16. Soylent Hemp is made of hippies! Hiiiiippiieeeeees!

  17. If you really wanted to explore the tension between red and blue, a remake of Pink Flamingos would be in order.

    I can envision Roseanne Barr as Edie; and perhaps Johnny Depp as Crackers.

  18. If you like zombies, I *strongly* recommended Max Brooks’ book “The Zombie Survival Guide: Complete Protection from the Living Dead.”

  19. John-

    Seconded. It’s a really excellent book.

  20. Mediageek,

    That person was one Raoul Duke from Fear and Loathing in Las Vegas, in I believe the scene where he enters the drug convention hotel.

  21. How about …

    Soylent Green, remade by Mario Van Peebles!

    Peeeeeeeeebllllllllllllesss!

  22. The only thing interesting I found (after a recent viewing) about Easy Rider is that the photography was excellent. The script was useless but they had a great cameraman, whoever he was.

    Remaking Pink Flamingos would be like freezing a BLT sandwich, it doesn’t make any sense at all. I don’t know who could possibly top Divine in that kind of comedy, except maybe Barbara Streisand. If you know what I mean.

  23. Actually, the graveyard resurrection scene in “Children” itself appears to owe quite a bit to the Spanish zombie flick “Tombs of the Blind Dead” and to the late Hammer/Shaw Bros. collaboration, “Legend of the Seven Golden Vampires.”

    Clark has the most remarkably diverse filmography of any director I can think of. From “Children” and “Porky’s” to “A Christmas Story” and “Baby Geniuses.”

  24. Happy Jack,
    I’m a man who prides himself on his imagination, but the brand of sick and twisted brain that would even suggest remaking a John Waters flick is beyond me.

  25. Warren- more sick and twisted than the brains who conceived of Car 54, Where Are You?; Lost in Space; or The Beverly Hillbillies? 🙂

    Douglas- yeah, the idea falls apart with the Divine role, which is why I didn’t name anyone. I have to admit though, with modern cinema prosthetics, Streisand sounds intriguing.

  26. IIRC, Divine was basically trying to be a cross between Victor Mature and Hedy Lamar. I can’t think of any working actress who is more like that than Streisand.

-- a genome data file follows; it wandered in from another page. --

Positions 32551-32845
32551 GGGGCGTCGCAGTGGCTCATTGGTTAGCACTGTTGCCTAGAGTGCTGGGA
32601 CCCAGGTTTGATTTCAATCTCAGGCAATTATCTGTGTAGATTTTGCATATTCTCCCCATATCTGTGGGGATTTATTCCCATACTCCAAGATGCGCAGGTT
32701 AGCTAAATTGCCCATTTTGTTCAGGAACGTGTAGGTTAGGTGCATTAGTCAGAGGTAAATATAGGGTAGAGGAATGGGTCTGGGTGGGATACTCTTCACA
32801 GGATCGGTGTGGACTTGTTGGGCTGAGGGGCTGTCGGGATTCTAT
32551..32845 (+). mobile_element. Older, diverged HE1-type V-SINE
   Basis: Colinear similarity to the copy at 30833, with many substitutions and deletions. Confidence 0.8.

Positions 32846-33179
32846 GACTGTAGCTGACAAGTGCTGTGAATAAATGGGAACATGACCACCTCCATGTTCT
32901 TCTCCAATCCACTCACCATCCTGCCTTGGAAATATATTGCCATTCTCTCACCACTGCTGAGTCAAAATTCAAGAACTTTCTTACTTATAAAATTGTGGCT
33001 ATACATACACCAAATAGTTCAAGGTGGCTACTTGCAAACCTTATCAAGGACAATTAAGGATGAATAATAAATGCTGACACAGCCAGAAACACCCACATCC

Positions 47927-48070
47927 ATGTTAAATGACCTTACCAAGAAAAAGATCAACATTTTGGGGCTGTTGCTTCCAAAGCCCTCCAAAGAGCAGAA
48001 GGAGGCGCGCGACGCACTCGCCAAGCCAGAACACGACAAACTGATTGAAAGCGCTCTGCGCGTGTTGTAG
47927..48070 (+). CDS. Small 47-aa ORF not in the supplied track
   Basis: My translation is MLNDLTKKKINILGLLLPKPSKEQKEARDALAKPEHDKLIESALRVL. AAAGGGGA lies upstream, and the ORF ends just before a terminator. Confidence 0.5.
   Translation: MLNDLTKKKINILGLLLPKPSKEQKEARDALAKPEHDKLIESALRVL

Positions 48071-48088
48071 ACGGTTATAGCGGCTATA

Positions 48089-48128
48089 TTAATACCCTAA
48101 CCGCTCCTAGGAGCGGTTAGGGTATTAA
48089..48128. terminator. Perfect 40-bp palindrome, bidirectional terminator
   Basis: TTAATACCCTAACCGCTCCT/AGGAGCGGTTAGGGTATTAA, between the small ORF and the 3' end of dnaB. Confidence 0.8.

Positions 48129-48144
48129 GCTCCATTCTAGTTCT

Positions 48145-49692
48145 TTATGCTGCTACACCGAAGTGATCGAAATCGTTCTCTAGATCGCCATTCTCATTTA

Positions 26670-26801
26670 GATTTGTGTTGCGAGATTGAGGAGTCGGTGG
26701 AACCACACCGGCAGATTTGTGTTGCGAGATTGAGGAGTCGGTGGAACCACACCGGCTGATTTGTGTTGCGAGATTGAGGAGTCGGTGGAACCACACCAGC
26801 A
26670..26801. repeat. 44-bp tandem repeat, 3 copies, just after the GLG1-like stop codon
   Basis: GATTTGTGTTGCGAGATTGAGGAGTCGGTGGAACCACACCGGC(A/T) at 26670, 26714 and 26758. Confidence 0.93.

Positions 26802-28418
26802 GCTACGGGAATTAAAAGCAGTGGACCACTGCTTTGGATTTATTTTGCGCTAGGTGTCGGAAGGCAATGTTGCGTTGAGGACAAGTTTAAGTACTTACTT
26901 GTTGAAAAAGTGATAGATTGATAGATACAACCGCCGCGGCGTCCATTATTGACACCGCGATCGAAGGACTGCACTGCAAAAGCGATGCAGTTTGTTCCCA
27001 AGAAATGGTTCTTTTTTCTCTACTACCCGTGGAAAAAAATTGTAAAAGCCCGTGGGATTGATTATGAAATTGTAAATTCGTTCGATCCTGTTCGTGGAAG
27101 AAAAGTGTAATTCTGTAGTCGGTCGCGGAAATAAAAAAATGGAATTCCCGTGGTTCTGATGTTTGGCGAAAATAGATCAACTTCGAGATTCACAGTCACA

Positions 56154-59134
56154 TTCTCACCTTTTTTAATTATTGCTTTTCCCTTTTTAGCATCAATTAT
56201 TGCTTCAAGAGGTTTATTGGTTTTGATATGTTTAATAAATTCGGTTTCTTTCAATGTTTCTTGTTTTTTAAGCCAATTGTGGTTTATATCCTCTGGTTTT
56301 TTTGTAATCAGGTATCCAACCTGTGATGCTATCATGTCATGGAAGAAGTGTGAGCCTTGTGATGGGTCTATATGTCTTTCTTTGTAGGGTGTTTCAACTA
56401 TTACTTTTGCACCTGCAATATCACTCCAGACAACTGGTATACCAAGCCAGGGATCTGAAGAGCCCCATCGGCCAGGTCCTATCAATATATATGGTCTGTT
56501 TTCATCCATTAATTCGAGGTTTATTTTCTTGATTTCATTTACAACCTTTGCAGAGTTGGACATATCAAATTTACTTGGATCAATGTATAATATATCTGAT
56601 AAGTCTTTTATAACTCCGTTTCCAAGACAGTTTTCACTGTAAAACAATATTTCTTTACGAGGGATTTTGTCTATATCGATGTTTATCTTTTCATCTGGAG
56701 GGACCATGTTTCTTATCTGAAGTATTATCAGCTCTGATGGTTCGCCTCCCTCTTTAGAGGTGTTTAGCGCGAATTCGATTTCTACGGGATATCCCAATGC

She’s never eat the poodle crap, though, not in a million years.

  27. Re: Easy Rider: I’ve always felt more affinity for the Beats than the hippies. Hippies were pussies; Kerouac and Burroughs would have shot back at those crackers in the pickup…

  28. I remembered liking Electra Glide in Blue and looked around the web to jog my memory about it, relating to the pro/anti-hippie discussion- I’d forgotten this scene:

    “there’s a… scene where Arizona Motor Officer “Big John” Wintergreen (Robert Blake) is practicing his handgun skills at a target range by shooting at a picture of Peter Fonda and Dennis Hopper in their “Easy Rider” duds.”

  29. Creature Features. Ah, Bob Wilkins. I loved you as Captain Cosmic, and I feared you on Creature Features. I never saw you forecast the weather.

    A Bob Wilkins Haiku

    Late night scary flicks
    Skull candles dripping red wax
    You puffed big cigars

  30. OMEGA MAN is definitely an anti-hippie film.

    The virus “mutants” form a communistic, anti-science, anti-technology cult and go around dressed up in weird costumes, burning libraries and museums. Their leader goes to great pains to point out that “The Family” is multiethnic and will wipe out the old hatreds and mistakes of the past while building a new world of collectivist harmony. These are absolutely, positively supposed to be hippies.